People tend to sneer at Latitude. They’re fond of calling it “middle-class” – which always leads me to imagine what a “working-class” festival might look like. Presumably a field full of soot-blackened cockneys with their thumbs in their bracers, bending their knees and bellowing “‘ave a banana” every six seconds.
Except it wouldn’t look like that at all. A genuinely “working-class” festival would feature N-Dubz, Cascada and the very real possibility of being knifed in the guts, and it would be absolutely horrible.
I’m not going to lie. Latitude is posh. There was a moment on Saturday afternoon when a ballet was taking place on the banks of the lake. Gondolas were scudding past, laughter was tinkling in the air… it was basically David Cameron’s idea of a “cracking family day out.”
But that’s just one, easily ridiculed, part of what goes on at Latitude. In fact, this year it wasn’t the poshness that stood out, so much as the overarching flamboyance and theatricality. In the nicest possible way, Latitude 2009 was the gayest festival I’ve ever been to.
And by that I don’t mean that Thom Yorke came onstage dressed in a muscle vest singing Cher’s ‘Believe’. Merely that the acts who elicited the most enthusiastic reaction – Grace Jones, Pet Shop Boys, Patrick Wolf, Of Montreal, Wild Beasts – were ones who exhibited a measure of elaborate camp.
Pet Shop Boys went furthest in this respect. They were joined onstage by a troupe of dancers wearing lurid leotards and boxes covering their heads. A striking look, although possibly a hazard when navigating the backstage toilets for a pre-gig slash.
There were moments when PSB threatened to “do a Springsteen” – ie stubbornly play unfamiliar material until large sections of the crowd turn to stone.
But they rescued it at the end with a staggering, strobe-enhanced version of ‘It’s A Sin’, followed by ‘West End Girls’, which only fleetingly made me think of Flight Of The Conchords’ ‘Inner City Pressure’.
Meanwhile, their cover of Coldplay’s ‘Viva La Vida’ skewered the billowing vapidity of stadium rock in the same arch manner as their hi-NRG electro rendering of U2’s ‘Where The Streets Have No Name’ did twenty years ago.
You assume Of Montreal were watching from the wings, because earlier on the same stage the Athens, Georgia band delivered a show that displayed Neil Tennant-esque levels of visual verve and inventiveness (although on about a millionth of the budget).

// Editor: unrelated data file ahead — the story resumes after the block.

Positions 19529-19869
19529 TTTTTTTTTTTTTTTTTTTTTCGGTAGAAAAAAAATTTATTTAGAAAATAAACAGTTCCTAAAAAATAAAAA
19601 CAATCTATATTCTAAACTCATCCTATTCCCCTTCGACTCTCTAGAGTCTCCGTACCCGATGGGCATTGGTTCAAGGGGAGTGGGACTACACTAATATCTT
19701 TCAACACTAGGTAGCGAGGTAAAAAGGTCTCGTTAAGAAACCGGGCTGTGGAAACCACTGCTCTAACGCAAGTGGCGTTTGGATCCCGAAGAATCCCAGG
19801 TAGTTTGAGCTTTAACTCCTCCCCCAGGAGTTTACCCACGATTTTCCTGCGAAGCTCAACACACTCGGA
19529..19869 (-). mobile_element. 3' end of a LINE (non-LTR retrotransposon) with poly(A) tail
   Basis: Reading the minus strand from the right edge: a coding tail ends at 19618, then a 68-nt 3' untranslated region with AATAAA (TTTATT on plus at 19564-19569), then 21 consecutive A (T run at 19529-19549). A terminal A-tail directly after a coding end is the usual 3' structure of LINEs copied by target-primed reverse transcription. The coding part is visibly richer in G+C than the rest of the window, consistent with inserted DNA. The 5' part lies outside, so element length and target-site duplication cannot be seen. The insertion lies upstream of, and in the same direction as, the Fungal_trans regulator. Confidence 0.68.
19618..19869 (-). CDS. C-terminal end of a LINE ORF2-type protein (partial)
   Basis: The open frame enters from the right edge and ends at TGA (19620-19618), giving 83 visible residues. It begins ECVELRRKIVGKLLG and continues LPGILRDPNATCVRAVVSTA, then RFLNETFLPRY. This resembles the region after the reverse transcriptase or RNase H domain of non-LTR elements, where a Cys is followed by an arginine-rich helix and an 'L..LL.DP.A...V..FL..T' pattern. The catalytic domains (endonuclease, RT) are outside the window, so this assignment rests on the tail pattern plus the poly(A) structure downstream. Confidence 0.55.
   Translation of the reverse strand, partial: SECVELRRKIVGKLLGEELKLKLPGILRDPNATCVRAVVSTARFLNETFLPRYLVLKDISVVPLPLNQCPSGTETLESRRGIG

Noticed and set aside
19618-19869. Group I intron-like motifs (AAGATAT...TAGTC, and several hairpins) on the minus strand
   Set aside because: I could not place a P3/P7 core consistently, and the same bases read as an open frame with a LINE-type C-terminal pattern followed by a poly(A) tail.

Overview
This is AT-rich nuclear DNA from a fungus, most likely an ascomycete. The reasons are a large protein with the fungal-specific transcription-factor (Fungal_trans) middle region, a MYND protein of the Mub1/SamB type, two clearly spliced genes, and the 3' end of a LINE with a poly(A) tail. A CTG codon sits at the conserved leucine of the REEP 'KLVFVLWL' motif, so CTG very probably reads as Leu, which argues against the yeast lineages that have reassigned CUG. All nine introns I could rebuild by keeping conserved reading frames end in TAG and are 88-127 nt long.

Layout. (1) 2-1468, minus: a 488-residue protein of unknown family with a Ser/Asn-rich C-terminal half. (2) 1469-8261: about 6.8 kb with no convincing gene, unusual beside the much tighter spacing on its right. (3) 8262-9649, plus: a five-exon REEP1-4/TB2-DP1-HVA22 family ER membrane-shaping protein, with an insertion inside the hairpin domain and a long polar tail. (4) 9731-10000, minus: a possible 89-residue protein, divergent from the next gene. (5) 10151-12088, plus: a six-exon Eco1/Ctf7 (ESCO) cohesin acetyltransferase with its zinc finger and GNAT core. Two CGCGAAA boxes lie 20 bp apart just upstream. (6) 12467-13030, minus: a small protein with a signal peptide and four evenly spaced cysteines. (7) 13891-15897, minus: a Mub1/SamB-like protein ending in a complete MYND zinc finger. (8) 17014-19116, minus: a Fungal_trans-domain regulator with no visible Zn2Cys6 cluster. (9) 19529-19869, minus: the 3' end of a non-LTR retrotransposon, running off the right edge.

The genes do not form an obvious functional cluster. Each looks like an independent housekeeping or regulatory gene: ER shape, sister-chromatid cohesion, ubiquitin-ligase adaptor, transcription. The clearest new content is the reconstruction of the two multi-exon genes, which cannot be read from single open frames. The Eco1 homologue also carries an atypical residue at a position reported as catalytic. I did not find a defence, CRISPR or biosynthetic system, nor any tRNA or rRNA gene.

Highlights? Aside from frontman Kevin Barnes’ remarkable get-up – think Buck Rogers does ‘Swan Lake’ – we were treated to: three men in gas masks spraying poison at a fourth, a spandex-clad berserker smearing fake blood over his chest, and a bloke in a deformed pig outfit wriggling out of his skin before vaulting onto another man’s shoulders in one fluid movement.
It’s the kind of thing you just don’t get at a Kings Of Leon gig. It’s also the kind of show that makes everything you see afterwards seem tired and bloodless and hollow. We’re looking at you, White Lies.
Someone must have circulated a ‘be outrageously flamboyant’ memo backstage, because even Patrick Wolf excelled himself, striding onstage sporting a gleaming white breastplate in the shape of a treble clef, and bringing on a dancer who resembled a cross between Little Richard and the glossy-permed Soul Glo bloke from ‘Coming To America’.
The crowd were hypnotised by Wolf’s sheer self-confidence. He generally bestrode the stage in the manner a pop goliath riding a mechanical elephant in triumph through Wembley Stadium – rather than a middling indie musician who’s just scraped on to the 6 Music playlist.
You’ve got to admire the man’s balls. Although one suspects a supreme narcissist such as Wolf already spends enough time admiring his own.
Against this theatrical backdrop, you might expect Thom Yorke to seem a little downbeat – and to begin with he certainly gave the impression of being the world’s most pessimistic rock star. “This is a new song,” he told the crowd before playing the ‘Street Spirit’-esque ‘The Present Tense’. “So you know, go for a piss.”
But no-one was buying Yorke’s grumpy-old-man routine. This was a performance of jaw-dropping elegance and emotional heft.
Set-closer ‘True Love Waits’, in particular, was astonishing. One of Yorke’s most twisted and unsettling love songs (“I’ll dress like your niece/To wash your swollen feet”), here, in front of the weekend’s biggest crowd, it was almost indecently compelling.
There was even a bit of humour, towards the end. Referring to Grace Jones’ headline set the previous night, Yorke wondered aloud if he should come on stage wearing a G-string. Give the flesh-baring flamboyance on display elsewhere, I wouldn’t have been surprised if he had.